Have you spotted any babies in your garden yet?

Broody Hen

April 3rd, 2014

I finally have a broody hen, which is funny. Most people try to figure out ways to break their hens of their broodiness, I’ve been wanting one of mine to go broody. This little lady started to feel broody a week or so ago, she spends more and more time in the nesting box each day.
broody hen
Now that she’s sitting all day I’m going to move her to a small dog kennel with a nest and a few eggs I’ve been saving from my Wayndotte hens. Hopefully she’ll hatch out a few chicks. ‘Tis the season, it seems all the wildlife around here is started to get ready for the upcoming warm weather. I’ve seen lots of activity with the local ravens and hawks, they seem to be getting ready to make nests and raise new clutches of little ones.

Have you noticed any animals starting to get ready for the season of babies?

Crazy Chicken

March 11th, 2014

Two nights ago when I went out the chicken coop to count the birds, our Buff Orpington chicken (aka Big Ginger) was nowhere to be found. It’s really strange for Big Ginger not to be in the coop, she’s always the first one to roost up in the evening, sometimes she’s in the coop roosting at three in the afternoon. We looked and looked everywhere and she couldn’t be found. There was no evidence of foul play and I had spent most of the day outside so I would have heard any commotion from a predator attack. Plus Tara would have barked or alerted.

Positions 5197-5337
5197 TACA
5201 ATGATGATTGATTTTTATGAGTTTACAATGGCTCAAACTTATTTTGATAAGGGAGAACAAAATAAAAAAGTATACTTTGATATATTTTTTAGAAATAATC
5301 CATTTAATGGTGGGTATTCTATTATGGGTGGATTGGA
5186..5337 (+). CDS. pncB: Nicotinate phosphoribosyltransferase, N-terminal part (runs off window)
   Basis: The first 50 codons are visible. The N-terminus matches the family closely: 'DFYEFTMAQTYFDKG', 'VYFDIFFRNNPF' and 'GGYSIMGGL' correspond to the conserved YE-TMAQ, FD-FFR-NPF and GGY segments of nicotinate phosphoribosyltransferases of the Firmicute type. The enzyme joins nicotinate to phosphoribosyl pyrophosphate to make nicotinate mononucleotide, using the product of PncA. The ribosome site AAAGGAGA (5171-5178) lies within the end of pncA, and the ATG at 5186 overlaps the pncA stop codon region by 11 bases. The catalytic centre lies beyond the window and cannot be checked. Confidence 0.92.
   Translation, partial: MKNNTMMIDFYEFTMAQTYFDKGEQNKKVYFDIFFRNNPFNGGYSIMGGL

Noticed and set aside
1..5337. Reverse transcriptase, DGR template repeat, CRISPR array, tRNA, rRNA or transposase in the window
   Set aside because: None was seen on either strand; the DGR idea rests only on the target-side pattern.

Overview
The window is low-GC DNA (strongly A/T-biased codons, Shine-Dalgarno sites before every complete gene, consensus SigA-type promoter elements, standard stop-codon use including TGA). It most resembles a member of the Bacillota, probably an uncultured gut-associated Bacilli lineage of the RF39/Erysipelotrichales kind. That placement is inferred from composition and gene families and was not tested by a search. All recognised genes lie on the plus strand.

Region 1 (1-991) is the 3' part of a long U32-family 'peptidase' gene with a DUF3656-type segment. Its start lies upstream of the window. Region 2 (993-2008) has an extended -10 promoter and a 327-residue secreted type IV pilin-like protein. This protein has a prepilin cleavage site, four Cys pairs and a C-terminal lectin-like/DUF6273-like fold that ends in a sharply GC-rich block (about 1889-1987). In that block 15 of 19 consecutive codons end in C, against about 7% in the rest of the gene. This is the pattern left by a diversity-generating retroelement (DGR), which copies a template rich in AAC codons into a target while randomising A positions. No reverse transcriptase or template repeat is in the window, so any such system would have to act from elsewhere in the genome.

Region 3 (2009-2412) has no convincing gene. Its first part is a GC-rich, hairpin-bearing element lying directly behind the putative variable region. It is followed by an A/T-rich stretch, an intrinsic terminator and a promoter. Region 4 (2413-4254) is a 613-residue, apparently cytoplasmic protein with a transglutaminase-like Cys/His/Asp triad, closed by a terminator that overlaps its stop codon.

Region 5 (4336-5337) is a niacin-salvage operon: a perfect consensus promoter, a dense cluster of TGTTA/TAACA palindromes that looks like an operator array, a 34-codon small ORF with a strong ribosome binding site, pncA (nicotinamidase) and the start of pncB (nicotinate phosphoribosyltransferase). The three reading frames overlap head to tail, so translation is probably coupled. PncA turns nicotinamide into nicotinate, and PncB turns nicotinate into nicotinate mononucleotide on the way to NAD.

big ginger chicken 1
The next morning, she was standing out in a wooded area behind the house. Then I came up with a theory about what had happened. She ventured over the hard snow in the morning but then didn’t want to walk on the soft snow in the afternoon. So she roosted in a pine tree on her little island of earth surrounded by snow. The following night she was in the coop at three.
big ginger chicken 2
It was just a theory until yesterday when the same thing happened again. She got stuck on the little island once again. I had to go out and chase her over the snow so she could head back to the coop for the night. I’m glad she wasn’t nabbed by a predator, but it would be nice if she was a little smarter!

Anything funny happening in your garden this week?

Cultivate Simple 66: Here Chook, Chook, Chook

February 24th, 2014

This week on the podcast we talk about chickens, how to care for them and why you should have them.